Reinstalling carpet a stretch, but doable

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Reinstalling carpet a stretch, but doable

Q: Our wall-to-wall carpeting has developed wrinkles over the last five years. The carpeting is still in good condition, with no staining and no signs of wear. I would like to reinstall the carpet. Do you have any advice on how to reinstall carpeting?

A: The installation of new carpeting is probably best left to the pros, who have the proper tools and know-how for laying out, seaming and handling large rolls of new carpeting and padding. Compared with the cost of new carpet and padding, the installation fees are not that costly.

However, if your task is basically one of restretching the carpet and retacking it in place, you can probably tackle the job yourself. You will, however, have to invest in the proper tools, or rent them, to do the job.

You will need a carpet stretcher with an extension, a “knee kicker,” and a carpet cutter for trimming excess after the carpet has been stretched.

If you have to replace the carpet tack strip or the carpet padding, other tools required will include a pry bar to remove the existing tack strip along the carpet edges, a stapler with 5/16-inch staples to reinstall the pad, and tin snips or a chisel to cut the new tack strips to length, as well as a pair of pliers and a hammer.

Removal of the entire carpet and the padding is not necessary, nor is it advisable.

Start by pulling the carpet back from the walls. It is best to use a pair of pliers to start lifting the corner of the carpet and gently pulling until the edge is dislodged from the carpet tack strip. When you have enough of the edge free, use your hands to grip the carpet and strip it away from the tack strip along the wall. Watch for doorways, where seams are often located. You don’t want to break the seam.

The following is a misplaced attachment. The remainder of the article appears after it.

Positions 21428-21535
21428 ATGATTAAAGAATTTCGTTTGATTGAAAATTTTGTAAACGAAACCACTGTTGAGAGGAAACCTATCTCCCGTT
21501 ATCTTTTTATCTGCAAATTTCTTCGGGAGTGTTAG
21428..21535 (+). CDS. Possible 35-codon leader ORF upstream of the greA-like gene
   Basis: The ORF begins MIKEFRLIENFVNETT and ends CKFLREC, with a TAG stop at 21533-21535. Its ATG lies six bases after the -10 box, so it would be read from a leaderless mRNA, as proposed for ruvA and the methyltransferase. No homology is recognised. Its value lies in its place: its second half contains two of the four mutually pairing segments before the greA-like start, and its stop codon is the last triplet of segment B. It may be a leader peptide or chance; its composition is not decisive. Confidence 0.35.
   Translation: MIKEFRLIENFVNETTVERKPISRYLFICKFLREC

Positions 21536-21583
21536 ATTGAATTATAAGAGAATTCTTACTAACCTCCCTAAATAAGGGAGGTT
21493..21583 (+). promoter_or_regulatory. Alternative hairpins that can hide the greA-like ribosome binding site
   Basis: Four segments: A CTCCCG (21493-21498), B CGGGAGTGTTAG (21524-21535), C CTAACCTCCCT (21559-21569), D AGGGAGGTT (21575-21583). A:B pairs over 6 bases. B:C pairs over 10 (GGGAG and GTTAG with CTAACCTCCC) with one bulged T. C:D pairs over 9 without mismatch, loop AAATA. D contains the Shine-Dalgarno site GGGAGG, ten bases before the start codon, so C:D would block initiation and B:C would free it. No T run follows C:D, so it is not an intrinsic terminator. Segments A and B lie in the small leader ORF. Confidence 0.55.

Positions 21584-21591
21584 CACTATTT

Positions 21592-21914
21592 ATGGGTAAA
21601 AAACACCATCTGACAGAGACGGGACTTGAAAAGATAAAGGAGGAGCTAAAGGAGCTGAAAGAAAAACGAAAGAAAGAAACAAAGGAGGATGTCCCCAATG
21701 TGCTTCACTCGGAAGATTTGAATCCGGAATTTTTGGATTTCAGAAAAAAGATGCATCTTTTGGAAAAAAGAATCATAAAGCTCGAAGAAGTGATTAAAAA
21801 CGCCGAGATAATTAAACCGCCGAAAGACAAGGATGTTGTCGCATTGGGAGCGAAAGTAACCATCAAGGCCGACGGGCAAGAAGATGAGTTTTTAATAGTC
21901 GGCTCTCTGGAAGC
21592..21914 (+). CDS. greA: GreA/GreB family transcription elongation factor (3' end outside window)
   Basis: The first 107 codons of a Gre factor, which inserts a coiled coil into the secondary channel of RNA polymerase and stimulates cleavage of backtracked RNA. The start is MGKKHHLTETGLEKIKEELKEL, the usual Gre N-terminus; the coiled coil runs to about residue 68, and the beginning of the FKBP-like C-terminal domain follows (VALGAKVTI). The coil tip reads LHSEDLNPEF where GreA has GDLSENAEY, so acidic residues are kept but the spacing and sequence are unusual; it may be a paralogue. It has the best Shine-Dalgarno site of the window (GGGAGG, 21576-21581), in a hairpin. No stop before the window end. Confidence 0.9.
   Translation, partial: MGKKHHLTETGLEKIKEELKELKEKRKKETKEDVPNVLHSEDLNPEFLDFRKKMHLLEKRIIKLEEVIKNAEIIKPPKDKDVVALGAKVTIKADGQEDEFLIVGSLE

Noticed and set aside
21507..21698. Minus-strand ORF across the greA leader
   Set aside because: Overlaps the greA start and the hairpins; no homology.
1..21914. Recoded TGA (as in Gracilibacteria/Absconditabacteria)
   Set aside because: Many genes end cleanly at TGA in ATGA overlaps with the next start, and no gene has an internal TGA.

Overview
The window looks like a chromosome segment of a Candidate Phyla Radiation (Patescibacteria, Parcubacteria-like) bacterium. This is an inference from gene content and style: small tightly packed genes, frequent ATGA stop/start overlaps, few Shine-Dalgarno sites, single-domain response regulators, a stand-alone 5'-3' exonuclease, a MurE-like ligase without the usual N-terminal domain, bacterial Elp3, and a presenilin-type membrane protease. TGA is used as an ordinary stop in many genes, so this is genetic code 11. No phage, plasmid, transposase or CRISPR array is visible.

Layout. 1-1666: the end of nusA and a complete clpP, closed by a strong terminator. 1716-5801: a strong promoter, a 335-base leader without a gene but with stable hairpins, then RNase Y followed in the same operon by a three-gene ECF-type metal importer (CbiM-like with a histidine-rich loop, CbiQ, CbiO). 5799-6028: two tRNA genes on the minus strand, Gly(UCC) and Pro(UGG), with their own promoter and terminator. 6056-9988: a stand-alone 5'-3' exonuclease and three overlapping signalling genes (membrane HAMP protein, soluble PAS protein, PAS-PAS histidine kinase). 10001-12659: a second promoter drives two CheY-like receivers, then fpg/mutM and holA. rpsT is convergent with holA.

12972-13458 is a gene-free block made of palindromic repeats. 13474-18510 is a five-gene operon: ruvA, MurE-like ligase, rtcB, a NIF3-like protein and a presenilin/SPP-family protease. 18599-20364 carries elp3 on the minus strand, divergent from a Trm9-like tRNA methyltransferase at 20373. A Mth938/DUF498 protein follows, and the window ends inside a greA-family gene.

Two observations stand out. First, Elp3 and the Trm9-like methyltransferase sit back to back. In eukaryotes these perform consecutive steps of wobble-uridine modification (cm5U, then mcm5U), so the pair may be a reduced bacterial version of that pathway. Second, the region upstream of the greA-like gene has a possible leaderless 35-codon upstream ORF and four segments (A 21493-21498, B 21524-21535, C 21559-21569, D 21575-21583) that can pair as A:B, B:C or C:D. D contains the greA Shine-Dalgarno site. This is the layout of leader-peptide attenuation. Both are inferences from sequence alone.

Once you have dislodged the carpet from the tacking strip, check the padding. Hopefully, the padding will be in place and not part of the wrinkling problem.

If the padding is damaged – for example, water damage that caused the carpet to stretch and the padding to deteriorate – the padding should be replaced.

Removing padding would entail the removal of the staples that hold it in place. The tools best suited for staple removal are a screwdriver and needle-nose pliers.

When the carpet is no longer secured around the room perimeter, check out the carpet tack strips. If they are still in good condition with sharp tines, you can reuse them when reinstalling the stretched carpeting. If double-stick adhesive was used to set your original carpet, I suggest you remove the tape and install regular carpet tack strips.

If you have to remove the carpet tack strips use a pry bar. Pound it with a hammer to get beneath the setting nails of the tack strip and then pry up the 4-foot sections. These are usually secured to the floor by sharp nails on the underside of the strip.

If your subfloor is concrete rather than wood, removing tack strips and resetting new ones is a more difficult process. You will have to chisel through the tack strips, then pry out the wood through the concrete nails – they won’t pull out – and break off the nailheads. This may leave chips in the concrete and cause problems with reinstallation of a tack strip.